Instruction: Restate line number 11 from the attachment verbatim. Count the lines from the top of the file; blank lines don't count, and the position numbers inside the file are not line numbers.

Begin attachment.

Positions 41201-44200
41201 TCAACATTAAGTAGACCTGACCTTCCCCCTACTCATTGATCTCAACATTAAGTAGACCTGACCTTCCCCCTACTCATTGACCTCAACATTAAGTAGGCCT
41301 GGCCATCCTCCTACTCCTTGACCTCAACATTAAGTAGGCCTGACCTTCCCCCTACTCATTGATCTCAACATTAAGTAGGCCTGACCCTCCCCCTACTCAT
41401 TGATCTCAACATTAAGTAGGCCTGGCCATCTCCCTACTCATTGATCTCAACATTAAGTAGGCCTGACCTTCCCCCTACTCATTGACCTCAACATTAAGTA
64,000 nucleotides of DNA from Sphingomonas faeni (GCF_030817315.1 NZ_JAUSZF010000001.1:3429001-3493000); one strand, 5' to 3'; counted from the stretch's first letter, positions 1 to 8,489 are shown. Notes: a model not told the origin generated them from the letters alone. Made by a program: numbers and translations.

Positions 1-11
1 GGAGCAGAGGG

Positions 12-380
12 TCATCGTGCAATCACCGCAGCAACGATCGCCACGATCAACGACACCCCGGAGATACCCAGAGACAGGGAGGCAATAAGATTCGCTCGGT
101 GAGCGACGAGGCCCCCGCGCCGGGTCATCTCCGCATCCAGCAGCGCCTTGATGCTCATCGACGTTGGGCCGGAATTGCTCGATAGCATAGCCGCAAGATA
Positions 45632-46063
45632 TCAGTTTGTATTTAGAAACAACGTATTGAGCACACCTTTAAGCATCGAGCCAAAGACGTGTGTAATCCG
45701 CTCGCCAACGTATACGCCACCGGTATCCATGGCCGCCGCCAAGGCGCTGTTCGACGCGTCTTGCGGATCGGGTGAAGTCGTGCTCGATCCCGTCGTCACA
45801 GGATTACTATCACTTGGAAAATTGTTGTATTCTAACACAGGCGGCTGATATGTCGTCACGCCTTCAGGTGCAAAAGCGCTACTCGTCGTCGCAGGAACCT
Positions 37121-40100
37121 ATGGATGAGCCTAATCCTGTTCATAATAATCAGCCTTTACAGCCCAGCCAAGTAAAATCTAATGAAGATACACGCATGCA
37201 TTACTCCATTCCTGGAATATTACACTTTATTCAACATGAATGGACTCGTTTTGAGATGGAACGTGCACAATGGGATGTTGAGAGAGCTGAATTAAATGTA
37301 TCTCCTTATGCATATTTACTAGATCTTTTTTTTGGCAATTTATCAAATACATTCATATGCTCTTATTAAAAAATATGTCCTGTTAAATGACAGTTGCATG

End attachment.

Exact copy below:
Positions 45632-46063